It was about 9pm on a mildly warm Tuesday night and little did I know that I would soon be bullfighting in Spain. Soon our bus came to a meandering crawl in Requena, Spain. This was not just any Tuesday night. It was the night before the annual tomato throwing festival known as La Tomatina.
Tomatina was to be held in the small town of Bunol the following afternoon. That didn’t stop the entire province of Valencia from joining in on the celebration, however. This was the night of the annual Water & Wine Festival in Requena. I had been looking forward to this event for some time. Not just because I wanted to party, but because I always relish in the opportunity to have genuine cultural interactions when I travel.
We were hastily escorted off the bus when it stopped and asked to follow our tour guides through the quaint Spanish village. My brother Rome and I chatted comically with a few of the other English-speaking tourists that were joining us on our hike through the town streets. It was already pitch black dark when we arrived, so photo opportunities were at a minimum. That was a shame because Requena is a picturesque village full of fountains, statues and mission revival style architecture.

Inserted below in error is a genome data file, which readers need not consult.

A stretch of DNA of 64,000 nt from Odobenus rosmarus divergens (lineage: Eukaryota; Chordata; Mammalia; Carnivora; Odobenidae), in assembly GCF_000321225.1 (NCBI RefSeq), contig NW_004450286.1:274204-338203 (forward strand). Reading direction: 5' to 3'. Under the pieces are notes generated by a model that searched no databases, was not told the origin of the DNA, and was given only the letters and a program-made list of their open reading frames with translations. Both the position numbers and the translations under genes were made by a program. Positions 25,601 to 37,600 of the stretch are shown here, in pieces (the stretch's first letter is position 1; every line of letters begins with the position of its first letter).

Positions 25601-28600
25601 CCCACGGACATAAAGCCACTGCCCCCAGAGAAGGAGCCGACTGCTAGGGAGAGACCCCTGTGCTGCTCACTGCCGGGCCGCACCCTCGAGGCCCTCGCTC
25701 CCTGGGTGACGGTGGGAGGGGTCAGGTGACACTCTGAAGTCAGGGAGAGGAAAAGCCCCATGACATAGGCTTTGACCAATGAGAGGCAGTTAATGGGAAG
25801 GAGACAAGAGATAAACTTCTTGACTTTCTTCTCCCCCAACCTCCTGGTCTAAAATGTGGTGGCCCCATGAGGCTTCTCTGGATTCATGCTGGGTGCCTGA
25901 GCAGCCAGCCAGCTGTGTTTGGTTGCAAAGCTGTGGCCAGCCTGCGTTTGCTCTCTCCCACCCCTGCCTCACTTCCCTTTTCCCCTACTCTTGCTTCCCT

True to the rhythm of the typical Spanish day, many of the town’s restaurants and cafes were buzzing with customers. Most watched us pass with smiles on their faces, eager to share their local festivities with us. After a 10-minute walk we arrived at a giant open air arena. Due to the events of the evening, the arena felt larger than life. The outer stone walls were eroded and dilapidated…in a good way. As we approached the edifice, we could feel the heartbeat of the entire city contained inside the walls.
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The triumphant sounds of the chants, cheers and brass bands leaked through every crack in the coliseum style building and swam their way through our eardrums. There was a large, disorganized line already forming at the entry for people that had their tickets. For people that had to buy their tickets, or people that already had tickets in advance and forgot them (like me), the line was even longer and more disorganized. At most bullfights held during the daytime, spectators are given the option of purchasing seats in the sun or seats in the shade for a little more money. Being that it was already night time, sun and shade had no bearing on seat selection and the line moved relatively quickly. I purchased my ticket and did my best to squeeze and maneuver my broad shoulders through the narrow arena stairways.